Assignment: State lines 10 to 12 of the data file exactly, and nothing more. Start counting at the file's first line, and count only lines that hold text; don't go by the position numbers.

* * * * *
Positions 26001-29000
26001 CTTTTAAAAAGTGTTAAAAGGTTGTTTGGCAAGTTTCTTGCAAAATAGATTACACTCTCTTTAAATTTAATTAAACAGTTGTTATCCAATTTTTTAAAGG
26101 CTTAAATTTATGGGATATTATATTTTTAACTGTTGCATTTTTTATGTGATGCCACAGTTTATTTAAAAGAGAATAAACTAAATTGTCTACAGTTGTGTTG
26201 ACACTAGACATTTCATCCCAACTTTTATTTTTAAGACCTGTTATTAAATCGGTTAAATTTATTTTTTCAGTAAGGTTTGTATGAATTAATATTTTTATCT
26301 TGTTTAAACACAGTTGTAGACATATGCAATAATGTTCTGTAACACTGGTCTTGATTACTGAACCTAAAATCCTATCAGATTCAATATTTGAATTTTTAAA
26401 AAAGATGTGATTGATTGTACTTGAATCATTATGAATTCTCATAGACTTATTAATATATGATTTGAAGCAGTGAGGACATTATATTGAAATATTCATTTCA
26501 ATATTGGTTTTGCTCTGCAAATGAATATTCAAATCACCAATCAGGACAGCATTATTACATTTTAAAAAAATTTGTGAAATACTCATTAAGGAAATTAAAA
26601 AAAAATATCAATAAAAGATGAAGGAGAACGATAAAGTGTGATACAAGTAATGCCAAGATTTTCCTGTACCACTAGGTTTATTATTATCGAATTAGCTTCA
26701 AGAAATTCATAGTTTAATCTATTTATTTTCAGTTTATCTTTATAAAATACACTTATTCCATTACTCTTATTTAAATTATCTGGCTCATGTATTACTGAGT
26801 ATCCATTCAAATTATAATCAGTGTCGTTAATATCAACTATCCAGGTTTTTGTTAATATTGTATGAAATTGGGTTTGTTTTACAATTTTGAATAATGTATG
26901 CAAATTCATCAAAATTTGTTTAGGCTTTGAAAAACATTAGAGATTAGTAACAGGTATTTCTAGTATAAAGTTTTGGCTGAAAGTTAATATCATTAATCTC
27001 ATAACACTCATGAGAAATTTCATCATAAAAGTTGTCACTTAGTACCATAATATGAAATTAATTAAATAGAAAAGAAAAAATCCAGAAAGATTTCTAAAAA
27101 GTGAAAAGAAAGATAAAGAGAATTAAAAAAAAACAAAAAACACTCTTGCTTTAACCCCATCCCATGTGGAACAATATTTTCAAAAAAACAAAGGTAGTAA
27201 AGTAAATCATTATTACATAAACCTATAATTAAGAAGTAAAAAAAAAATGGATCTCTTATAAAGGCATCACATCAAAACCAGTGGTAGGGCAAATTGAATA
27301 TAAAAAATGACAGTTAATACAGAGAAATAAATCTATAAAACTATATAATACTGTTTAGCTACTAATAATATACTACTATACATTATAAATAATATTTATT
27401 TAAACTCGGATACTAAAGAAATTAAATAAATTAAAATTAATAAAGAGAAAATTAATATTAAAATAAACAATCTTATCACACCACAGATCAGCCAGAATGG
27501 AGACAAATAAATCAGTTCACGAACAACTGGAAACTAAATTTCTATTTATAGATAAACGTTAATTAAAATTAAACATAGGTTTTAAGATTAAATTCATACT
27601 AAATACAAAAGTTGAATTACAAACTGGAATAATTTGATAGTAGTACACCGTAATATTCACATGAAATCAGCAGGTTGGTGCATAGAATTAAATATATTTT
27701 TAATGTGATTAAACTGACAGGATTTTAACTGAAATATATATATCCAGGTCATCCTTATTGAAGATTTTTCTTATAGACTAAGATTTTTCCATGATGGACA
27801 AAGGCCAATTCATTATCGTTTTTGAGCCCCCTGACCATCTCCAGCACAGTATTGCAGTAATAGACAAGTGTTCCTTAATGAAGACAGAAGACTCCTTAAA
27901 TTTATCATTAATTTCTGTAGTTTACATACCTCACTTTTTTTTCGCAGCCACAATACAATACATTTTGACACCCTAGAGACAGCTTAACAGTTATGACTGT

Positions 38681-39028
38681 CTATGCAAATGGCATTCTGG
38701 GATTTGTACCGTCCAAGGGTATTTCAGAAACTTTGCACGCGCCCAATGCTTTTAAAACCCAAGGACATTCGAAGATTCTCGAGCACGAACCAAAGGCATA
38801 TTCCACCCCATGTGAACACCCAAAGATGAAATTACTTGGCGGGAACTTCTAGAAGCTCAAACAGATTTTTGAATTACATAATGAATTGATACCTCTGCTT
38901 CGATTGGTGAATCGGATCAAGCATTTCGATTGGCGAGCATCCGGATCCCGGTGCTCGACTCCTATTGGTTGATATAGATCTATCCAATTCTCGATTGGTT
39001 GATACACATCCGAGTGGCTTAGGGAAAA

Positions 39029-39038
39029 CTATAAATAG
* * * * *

26801 ATCCATTCAAATTATAATCAGTGTCGTTAATATCAACTATCCAGGTTTTTGTTAATATTGTATGAAATTGGGTTTGTTTTACAATTTTGAATAATGTATG
26901 CAAATTCATCAAAATTTGTTTAGGCTTTGAAAAACATTAGAGATTAGTAACAGGTATTTCTAGTATAAAGTTTTGGCTGAAAGTTAATATCATTAATCTC
27001 ATAACACTCATGAGAAATTTCATCATAAAAGTTGTCACTTAGTACCATAATATGAAATTAATTAAATAGAAAAGAAAAAATCCAGAAAGATTTCTAAAAA